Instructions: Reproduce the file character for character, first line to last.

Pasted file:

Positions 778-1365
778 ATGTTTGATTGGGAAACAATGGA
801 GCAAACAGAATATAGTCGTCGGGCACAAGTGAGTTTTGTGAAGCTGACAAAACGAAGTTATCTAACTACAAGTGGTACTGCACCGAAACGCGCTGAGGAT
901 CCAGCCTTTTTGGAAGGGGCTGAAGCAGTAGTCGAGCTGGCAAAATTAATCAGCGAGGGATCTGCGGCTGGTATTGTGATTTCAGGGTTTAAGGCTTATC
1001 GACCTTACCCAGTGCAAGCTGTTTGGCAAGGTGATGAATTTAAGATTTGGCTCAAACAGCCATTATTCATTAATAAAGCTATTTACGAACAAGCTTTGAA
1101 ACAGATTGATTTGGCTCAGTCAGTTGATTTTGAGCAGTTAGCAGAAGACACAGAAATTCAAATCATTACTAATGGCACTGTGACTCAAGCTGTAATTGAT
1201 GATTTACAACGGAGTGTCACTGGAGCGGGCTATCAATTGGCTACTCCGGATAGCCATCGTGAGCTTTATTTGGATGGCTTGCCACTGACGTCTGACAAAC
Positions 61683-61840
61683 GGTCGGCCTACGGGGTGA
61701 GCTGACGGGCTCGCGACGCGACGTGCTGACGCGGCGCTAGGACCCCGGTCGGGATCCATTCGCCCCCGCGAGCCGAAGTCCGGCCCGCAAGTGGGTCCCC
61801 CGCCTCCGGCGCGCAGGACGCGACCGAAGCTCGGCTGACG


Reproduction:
Positions 778-1365
778 ATGTTTGATTGGGAAACAATGGA
801 GCAAACAGAATATAGTCGTCGGGCACAAGTGAGTTTTGTGAAGCTGACAAAACGAAGTTATCTAACTACAAGTGGTACTGCACCGAAACGCGCTGAGGAT
901 CCAGCCTTTTTGGAAGGGGCTGAAGCAGTAGTCGAGCTGGCAAAATTAATCAGCGAGGGATCTGCGGCTGGTATTGTGATTTCAGGGTTTAAGGCTTATC
1001 GACCTTACCCAGTGCAAGCTGTTTGGCAAGGTGATGAATTTAAGATTTGGCTCAAACAGCCATTATTCATTAATAAAGCTATTTACGAACAAGCTTTGAA
1101 ACAGATTGATTTGGCTCAGTCAGTTGATTTTGAGCAGTTAGCAGAAGACACAGAAATTCAAATCATTACTAATGGCACTGTGACTCAAGCTGTAATTGAT
1201 GATTTACAACGGAGTGTCACTGGAGCGGGCTATCAATTGGCTACTCCGGATAGCCATCGTGAGCTTTATTTGGATGGCTTGCCACTGACGTCTGACAAAC
Positions 61683-61840
61683 GGTCGGCCTACGGGGTGA
61701 GCTGACGGGCTCGCGACGCGACGTGCTGACGCGGCGCTAGGACCCCGGTCGGGATCCATTCGCCCCCGCGAGCCGAAGTCCGGCCCGCAAGTGGGTCCCC
61801 CGCCTCCGGCGCGCAGGACGCGACCGAAGCTCGGCTGACG